1. Market review: On Wednesday, spot gold continued to rise and once approached US$1,845/oz, and finally closed up 0.61% to US$1,836.72/oz. Spot silver fluctuated sideways, and finally closed up 0.51%, to US$20.99/oz .
2. U.S. data hint at the risk of stagflation. The U.S. ISM manufacturing PMI recorded 47.7 in February, lower than the expected 48 and the previous value of 47.4. Among them, the ISM price payment data was much better than expected. At one point after the data, the Fed swap market priced in a September 2023 rate peak of 5.50%. In addition, according to CME “The probability of a 50-basis-point interest rate hike by the Federal Reserve on a monthly basis has risen to 30%.
3. Federal Reserve officials continue to emphasize the hawkish stance Minneapolis Fed President Kashkari said that the current inflation is not driven by the labor market, and he is open to raising interest rates by 25 basis points or 50 basis points at the next meeting. And tend to continue to raise interest rates. Atlanta Fed President Bostic said he still sees the need to raise rates to a range of 5.00% to 5.25% and to keep them there until 2024.
4. The Kansas City Fed warned in its economic bulletin that rent inflation may remain above pre-epidemic levels as long as the labor market remains tight. However, according to the Wall Street Journal, private-sector hiring information shows a recent slowdown in demand for workers from U.S. companies.
5. The strengthening of China’s manufacturing industry has brought risk sentiment back According to Caixin, Caixin’s China manufacturing PMI recorded 51.6 in February, rising to the expansion range for the first time since August 2022. The February manufacturing PMI released by the National Bureau of Statistics recorded 52.6. It was higher than the line of prosperity and contraction for two consecutive months, indicating that the manufacturing industry continued to rise. As China’s economic data boosted sentiment, both the onshore and offshore exchange rates of the renminbi regained the 6.9 mark, and non-US assets such as gold also rose.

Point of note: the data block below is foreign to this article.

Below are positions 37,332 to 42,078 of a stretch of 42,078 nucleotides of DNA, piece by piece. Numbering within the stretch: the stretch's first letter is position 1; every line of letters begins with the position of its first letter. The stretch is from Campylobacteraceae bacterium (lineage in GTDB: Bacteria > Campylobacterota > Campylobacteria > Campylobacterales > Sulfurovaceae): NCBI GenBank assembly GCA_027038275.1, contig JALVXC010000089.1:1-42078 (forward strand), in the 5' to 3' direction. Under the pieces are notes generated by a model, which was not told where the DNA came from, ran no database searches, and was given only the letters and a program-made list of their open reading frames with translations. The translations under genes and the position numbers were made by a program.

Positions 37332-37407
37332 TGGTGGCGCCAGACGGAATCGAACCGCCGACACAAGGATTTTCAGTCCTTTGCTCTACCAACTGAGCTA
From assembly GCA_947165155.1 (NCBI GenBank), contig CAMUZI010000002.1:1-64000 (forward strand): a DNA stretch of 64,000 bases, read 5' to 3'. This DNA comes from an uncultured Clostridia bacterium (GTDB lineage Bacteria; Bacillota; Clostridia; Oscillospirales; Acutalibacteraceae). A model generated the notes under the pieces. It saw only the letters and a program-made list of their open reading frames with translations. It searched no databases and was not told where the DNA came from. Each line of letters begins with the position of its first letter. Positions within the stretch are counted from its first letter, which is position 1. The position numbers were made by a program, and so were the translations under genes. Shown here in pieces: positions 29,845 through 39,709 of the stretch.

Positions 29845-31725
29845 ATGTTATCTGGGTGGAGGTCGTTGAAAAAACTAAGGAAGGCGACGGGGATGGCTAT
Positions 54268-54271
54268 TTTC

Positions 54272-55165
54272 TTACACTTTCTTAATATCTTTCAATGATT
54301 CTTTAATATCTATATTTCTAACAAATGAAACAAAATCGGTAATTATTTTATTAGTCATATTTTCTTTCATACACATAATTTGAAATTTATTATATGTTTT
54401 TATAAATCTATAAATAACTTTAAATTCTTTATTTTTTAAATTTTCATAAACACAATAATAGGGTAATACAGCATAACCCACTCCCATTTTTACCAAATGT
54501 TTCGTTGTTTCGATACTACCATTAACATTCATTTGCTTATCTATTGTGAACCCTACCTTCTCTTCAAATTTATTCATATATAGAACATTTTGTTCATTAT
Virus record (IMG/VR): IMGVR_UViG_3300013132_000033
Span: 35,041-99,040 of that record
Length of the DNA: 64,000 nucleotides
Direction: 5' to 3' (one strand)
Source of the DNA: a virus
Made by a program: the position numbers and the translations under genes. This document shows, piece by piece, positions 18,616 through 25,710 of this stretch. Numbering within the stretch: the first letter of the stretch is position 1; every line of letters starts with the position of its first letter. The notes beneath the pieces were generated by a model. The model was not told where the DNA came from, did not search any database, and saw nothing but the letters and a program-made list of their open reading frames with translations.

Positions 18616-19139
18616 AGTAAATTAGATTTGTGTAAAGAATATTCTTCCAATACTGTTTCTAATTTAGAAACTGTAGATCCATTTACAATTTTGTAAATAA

Bloomberg columnist Eddie van der Walt
Gold prices have been falling since early February, driven by expectations that central banks will raise interest rates further. However, renewed gold purchases by central banks could be the last line of defense in preventing prices from plunging. Since April last year, retail and institutional investors have been bearish on gold prices, with gold ETF holdings falling by more than 400 tons. Typically, the investment sector is a key driver of prices. However, between November and January, prices and ETF holdings moved in opposite directions. Even for most of last year, the trend in gold prices was much more bullish than could be explained by factors such as fund flows, real yields and currency movements. A model based on inflation-adjusted U.S. Treasuries, U.S. indices, and ETF flows has a track record of accurately predicting gold prices. However, the price tag is $367 more than the model is worth. That’s largely because central banks are snapping up precious metals. They seem to be buying near $1800, a level that is exceptionally well supported. However, this does not guarantee that they will start selling at this price, as in September last year, this support was shaken and seemed to turn towards closer to $1600. Central banks, especially those in developing countries with large current account surpluses and large exposure to the US dollar, tend to be long-term hoarders of gold, as gold’s strong inverse correlation with the US dollar makes it a tool for hedging and portfolio diversification . At the right entry point, they see it as a long-term investment. The question then is at what level will they enter in the event of a pullback in gold prices, keeping the market supported.
Chris Weston, Head of Research, Pepperstone